The $3.67 trillion the government is planning to spend in fiscal year 2013 is your tax dollars. A budget is as much about spending as it is about raising revenue, and individuals like you fund the federal government through income taxes and payroll taxes. That means we're all stakeholders in how that money is spent.
Then there is a flow-through of money from the federal government to the states, into counties and right into your own town. Federal funding comes into our communities in many ways, much of it in the form of cash assistance and usually funneled through state and local agencies. Each year the federal government provides hundreds of billions of dollars to states through grants and assistance programs. Programs like the Special Supplemental Nutrition Program for Women, Infants, and Children (WIC) provide assistance to families, while others like the Community Development Block Grant (CDBG) program allow communities to fund important public and private infrastructure. Many of these programs are crucial for states and their citizens, particularly now, as the current economic climate forces states to make tough budget choices.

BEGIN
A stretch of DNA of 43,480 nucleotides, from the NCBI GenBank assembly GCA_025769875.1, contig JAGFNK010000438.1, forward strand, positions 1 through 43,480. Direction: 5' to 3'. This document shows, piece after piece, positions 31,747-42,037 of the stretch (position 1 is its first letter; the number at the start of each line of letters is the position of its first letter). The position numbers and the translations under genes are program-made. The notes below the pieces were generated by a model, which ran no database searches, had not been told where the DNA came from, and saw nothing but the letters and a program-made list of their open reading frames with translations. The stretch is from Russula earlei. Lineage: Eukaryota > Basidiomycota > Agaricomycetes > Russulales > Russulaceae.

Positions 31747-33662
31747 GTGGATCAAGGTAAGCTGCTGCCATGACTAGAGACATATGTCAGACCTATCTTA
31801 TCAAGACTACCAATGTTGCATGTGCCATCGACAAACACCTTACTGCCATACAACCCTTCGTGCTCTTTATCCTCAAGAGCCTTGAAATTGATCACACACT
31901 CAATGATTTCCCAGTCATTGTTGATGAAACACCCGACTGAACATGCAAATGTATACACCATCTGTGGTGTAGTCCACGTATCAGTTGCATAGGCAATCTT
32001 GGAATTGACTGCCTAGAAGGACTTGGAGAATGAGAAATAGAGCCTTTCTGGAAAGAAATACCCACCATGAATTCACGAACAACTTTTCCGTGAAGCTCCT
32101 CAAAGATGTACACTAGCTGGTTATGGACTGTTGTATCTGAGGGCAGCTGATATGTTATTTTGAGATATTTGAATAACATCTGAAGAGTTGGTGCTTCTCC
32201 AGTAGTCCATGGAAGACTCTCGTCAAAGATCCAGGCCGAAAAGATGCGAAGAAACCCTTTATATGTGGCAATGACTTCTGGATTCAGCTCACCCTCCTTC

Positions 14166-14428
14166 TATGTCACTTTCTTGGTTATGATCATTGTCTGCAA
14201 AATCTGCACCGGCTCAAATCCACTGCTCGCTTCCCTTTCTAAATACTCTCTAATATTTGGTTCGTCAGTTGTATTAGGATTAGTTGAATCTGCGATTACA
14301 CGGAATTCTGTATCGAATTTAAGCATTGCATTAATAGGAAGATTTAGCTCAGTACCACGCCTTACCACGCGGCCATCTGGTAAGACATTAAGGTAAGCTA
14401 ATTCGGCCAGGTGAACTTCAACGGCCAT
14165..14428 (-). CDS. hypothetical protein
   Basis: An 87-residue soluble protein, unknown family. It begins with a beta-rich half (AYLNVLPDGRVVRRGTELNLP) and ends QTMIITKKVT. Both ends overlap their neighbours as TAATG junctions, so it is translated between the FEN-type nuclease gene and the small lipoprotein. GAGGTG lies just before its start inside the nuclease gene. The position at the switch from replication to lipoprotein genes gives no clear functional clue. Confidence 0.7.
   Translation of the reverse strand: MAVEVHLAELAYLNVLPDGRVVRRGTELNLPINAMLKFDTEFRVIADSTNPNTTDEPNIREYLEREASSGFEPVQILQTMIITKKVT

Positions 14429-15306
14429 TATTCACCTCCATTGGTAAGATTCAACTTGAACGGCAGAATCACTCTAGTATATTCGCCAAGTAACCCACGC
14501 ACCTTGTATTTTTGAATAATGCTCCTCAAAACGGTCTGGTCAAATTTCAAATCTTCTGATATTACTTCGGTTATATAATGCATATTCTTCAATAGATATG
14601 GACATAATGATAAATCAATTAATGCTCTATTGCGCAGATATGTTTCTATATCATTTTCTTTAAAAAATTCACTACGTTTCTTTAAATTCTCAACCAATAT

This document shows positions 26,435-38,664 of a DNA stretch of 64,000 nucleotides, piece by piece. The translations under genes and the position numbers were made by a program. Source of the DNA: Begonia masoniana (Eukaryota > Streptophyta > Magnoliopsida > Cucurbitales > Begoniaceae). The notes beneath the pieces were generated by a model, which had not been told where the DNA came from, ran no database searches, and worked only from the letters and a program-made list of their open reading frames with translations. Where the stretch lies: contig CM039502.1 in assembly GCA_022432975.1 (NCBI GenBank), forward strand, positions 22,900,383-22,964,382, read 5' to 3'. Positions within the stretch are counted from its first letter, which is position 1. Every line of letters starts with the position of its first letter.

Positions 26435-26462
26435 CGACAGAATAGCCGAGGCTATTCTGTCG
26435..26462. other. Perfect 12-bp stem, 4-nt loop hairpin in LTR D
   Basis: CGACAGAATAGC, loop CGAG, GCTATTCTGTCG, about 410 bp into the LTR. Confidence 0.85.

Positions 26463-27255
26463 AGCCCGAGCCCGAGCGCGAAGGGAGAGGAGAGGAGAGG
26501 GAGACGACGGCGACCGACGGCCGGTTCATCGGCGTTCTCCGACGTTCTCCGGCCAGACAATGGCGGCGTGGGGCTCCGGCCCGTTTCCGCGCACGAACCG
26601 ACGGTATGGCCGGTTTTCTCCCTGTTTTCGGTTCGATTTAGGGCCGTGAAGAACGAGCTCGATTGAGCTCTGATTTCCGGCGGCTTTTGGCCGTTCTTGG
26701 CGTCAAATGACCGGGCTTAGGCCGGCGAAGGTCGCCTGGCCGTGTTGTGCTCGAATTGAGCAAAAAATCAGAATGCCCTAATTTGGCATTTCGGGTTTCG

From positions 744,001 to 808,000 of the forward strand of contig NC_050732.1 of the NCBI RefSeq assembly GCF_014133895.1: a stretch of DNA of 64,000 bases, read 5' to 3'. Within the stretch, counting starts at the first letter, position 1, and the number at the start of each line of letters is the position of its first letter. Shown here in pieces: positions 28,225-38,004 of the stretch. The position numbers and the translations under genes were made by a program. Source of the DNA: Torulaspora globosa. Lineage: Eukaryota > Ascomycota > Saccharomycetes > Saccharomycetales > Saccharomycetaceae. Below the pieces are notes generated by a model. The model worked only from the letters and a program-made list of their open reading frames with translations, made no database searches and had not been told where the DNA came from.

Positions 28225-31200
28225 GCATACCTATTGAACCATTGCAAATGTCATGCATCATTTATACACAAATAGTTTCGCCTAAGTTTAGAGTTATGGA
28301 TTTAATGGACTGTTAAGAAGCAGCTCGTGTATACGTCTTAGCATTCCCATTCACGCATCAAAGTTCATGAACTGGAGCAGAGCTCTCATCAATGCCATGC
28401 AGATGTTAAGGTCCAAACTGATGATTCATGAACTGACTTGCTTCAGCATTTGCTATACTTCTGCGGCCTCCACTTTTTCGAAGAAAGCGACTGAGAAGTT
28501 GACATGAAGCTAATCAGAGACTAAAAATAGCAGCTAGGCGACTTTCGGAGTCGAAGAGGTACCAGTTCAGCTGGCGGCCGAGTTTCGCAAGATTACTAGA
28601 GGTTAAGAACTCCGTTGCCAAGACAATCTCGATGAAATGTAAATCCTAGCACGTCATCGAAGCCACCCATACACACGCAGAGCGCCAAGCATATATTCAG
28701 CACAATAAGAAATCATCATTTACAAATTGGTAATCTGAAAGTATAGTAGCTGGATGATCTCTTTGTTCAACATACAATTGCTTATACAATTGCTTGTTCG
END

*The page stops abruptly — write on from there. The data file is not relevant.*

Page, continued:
Federal dollars also land in our communities by supporting government services like building roads and bridges, and through the enforcement of safety regulations for things like food quality, drinking water, and clean air.
As stakeholders, it is our right and our obligation to see that our tax dollars are spent in ways that reflect our priorities. To do that we need to know where that money is going, and how budget decisions are made. Federal Budget 101 gives you that crucial information.
Throughout Federal Budget 101, you’ll see that some words are in bold text. Those are words you can find in the Federal Budget Glossary.